The Workweek

The Workweek: A Round-Up of Labor Market Links for the Week Ending 8/11/17

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Welcome back to The Workweek, the Indeed Hiring Lab’s round-up of the latest research, news, and perspectives that made us think deeply or differently about the labor market this week. It’s your guide to the most important new insights about work.

Here are our picks for this week:

Immigration cuts may hurt Northeast and California most

Which parts of the US are likely to suffer most if immigration levels are cut, as President Trump proposed last week? It turns out that cities like New York and Los Angeles, which depend on international migration to sustain population growth, are most vulnerable. People moving to the US from other countries tend to go to the same set of cities over time, but domestic migrants choose locations with the best economic opportunities. This has led Americans on the move to head to the South and Southwest, while the Northeast and California depend more on an international inflow. Since 2010, nearly half of the nation’s 100 largest metro areas posted net losses in domestic migration. A slowdown in immigration could hurt those cities more than sheer numbers would suggest—recent immigrants tend to be more highly educated than the US-born population. [Brookings]

Will Ukrainians remain a driving force in Poland’s labor market?

In contrast to the US, Poland welcomes immigrants with open arms. That’s because the country’s labor supply is diminishing and it needs a supplement. Ukrainians, who have been coming en masse to flee poor economic conditions, are of particular interest, in part because there’s lots of them—approximately 1 million—currently living and working in Poland. Now though a new law allows Ukrainians to travel to the EU for 90 days without a visa, which could entice these migrants to leapfrog Poland and move further west. [The Economist]

Ghost of the Great Recession continues to haunt millennials

The Great Recession had no shortage of victims, but young people graduating during and immediately after the downturn’s peak have had it especially rough. While unemployment is now a mere 4.3% and finding a job is much easier, recession graduates still collect subpar pay. Of course, wage growth has been dismal across the board. But average weekly earnings of the Great Recession grads has been growing more slowly than average pay of the population as a whole. [Business Insider]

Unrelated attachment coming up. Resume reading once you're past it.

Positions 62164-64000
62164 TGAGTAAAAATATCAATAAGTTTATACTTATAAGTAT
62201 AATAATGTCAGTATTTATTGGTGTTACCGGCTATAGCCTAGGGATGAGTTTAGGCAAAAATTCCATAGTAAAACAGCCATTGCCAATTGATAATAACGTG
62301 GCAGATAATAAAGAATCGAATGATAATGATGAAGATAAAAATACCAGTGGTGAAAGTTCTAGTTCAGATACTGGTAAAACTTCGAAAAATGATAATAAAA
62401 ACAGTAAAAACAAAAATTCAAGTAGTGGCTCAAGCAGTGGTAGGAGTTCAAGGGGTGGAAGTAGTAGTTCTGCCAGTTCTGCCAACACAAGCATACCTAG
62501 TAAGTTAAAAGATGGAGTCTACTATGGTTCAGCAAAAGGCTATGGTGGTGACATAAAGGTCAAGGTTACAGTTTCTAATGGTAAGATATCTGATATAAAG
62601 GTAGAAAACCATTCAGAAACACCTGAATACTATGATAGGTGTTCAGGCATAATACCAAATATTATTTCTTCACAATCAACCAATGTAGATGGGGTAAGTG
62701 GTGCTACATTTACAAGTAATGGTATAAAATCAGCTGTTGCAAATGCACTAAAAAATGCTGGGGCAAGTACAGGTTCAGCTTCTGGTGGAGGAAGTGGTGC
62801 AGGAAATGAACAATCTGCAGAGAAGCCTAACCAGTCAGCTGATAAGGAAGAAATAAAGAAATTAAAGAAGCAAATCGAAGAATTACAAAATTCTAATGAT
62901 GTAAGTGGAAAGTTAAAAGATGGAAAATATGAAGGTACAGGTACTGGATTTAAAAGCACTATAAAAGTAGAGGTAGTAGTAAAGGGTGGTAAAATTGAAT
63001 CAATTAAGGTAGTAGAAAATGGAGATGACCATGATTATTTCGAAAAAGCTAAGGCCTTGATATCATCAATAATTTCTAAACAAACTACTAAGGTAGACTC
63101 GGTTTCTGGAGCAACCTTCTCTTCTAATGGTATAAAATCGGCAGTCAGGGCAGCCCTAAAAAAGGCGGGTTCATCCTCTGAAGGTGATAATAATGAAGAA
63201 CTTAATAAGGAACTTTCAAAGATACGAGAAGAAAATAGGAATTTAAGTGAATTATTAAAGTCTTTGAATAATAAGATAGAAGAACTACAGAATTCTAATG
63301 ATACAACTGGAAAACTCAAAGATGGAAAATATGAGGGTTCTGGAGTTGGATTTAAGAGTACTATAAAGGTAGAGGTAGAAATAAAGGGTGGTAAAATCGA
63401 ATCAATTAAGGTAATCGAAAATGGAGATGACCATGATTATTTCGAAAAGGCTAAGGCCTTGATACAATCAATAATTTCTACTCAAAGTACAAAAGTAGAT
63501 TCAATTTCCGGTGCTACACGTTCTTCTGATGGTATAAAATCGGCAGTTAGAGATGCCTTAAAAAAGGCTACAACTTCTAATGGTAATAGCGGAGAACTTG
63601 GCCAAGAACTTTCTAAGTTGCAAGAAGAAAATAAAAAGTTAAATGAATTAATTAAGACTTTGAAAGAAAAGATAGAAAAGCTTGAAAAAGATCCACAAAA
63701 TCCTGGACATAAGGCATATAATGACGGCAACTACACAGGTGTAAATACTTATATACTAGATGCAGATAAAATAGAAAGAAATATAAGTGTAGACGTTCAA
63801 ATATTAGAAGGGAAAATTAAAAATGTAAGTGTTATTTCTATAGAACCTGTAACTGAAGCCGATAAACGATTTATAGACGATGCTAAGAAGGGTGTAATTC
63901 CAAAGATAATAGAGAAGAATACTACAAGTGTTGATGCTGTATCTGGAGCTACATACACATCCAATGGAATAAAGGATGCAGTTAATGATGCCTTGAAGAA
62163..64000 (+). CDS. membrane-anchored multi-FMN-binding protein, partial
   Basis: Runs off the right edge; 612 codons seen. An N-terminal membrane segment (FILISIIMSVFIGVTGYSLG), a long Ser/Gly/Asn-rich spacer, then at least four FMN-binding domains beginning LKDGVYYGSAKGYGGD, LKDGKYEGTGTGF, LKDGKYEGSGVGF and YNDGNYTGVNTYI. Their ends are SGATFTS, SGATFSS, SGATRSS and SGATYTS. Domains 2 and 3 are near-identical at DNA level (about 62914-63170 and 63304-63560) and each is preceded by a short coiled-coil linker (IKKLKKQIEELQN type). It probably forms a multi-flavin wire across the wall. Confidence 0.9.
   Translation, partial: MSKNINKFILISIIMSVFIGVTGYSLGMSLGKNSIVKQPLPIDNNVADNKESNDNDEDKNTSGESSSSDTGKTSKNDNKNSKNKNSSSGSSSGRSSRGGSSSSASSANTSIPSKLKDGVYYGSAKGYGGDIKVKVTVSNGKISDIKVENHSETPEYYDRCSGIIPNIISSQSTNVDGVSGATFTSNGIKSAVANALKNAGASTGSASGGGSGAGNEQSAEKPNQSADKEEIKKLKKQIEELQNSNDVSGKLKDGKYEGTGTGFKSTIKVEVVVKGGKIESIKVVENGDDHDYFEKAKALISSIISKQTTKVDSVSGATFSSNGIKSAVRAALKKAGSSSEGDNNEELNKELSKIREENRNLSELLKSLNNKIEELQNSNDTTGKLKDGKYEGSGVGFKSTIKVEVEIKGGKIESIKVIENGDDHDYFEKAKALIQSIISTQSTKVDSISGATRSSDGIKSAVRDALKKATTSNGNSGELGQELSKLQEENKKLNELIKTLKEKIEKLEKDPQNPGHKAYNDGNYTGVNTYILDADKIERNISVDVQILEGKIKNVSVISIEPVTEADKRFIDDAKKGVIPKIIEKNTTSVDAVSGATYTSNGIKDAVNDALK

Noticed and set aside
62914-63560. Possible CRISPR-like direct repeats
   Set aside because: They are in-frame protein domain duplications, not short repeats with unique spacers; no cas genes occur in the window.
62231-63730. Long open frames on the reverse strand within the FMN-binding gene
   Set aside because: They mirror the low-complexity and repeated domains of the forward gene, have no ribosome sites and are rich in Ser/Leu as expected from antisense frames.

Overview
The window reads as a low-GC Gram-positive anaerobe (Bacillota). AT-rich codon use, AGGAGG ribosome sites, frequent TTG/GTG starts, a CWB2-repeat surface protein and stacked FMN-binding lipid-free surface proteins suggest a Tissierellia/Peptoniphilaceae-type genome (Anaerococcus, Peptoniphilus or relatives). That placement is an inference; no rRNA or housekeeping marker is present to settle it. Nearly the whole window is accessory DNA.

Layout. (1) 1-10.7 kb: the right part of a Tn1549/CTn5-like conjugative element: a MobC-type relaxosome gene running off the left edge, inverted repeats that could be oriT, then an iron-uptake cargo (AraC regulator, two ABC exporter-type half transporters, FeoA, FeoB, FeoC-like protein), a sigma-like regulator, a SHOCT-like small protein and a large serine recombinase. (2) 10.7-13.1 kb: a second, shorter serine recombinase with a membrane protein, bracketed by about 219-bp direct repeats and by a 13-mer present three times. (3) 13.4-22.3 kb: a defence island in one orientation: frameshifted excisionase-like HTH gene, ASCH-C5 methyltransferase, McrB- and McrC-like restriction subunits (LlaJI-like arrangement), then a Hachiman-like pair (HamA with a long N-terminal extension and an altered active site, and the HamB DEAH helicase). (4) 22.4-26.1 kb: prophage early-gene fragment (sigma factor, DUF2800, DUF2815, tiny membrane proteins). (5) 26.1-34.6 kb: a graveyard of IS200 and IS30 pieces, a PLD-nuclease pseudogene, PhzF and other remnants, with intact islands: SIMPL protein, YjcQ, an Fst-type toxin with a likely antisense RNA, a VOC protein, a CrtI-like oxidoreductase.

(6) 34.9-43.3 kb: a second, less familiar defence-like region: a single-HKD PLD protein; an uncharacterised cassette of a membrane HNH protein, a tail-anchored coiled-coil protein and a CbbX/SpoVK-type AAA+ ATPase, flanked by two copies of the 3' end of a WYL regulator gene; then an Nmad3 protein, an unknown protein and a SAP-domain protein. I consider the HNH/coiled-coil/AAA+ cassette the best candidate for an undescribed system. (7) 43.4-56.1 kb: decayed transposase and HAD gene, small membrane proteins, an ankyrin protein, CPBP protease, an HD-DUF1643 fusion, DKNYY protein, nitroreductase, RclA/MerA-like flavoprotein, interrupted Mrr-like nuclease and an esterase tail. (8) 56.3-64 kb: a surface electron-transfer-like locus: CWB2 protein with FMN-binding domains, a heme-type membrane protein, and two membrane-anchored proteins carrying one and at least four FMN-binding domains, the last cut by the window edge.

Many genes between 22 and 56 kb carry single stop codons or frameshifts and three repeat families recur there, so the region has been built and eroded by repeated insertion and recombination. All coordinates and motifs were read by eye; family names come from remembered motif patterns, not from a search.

Does the gig economy have a soul or is it just a tight labor market?

The gig economy has gotten raked over the coals for maltreating employees, but finally it is making headlines because of the benefits it is offering. The combination of a tight labor market and high turnover is prompting gig companies to invite freelancers to the ball. To attract and retain these workers, companies have begun offering an array of benefits. For starters, workplace development programs are offering contractors paths to move into full-time roles. Then, there are perks once reserved for top-tier recruitment candidates, such as lucrative signing bonuses, car maintenance services and comprehensive healthcare options. [Wall Street Journal]

‘More leisure please,’ Brits say

It’s a sign of cheer in the UK labor market—more Britons would settle for less pay if they could work fewer hours. Surveys have shown this since late 2014. But, over the past few years, the gap between those who prefer more leisure and those who prefer more work has widened significantly. The difference is now the largest since the economic crisis. To put these results in context, average hours worked has been declining in the UK for over a century. This trend is evident across many OECD countries, which have had an average decline of 12% in hours worked per worker since 1970. [Financial Times]

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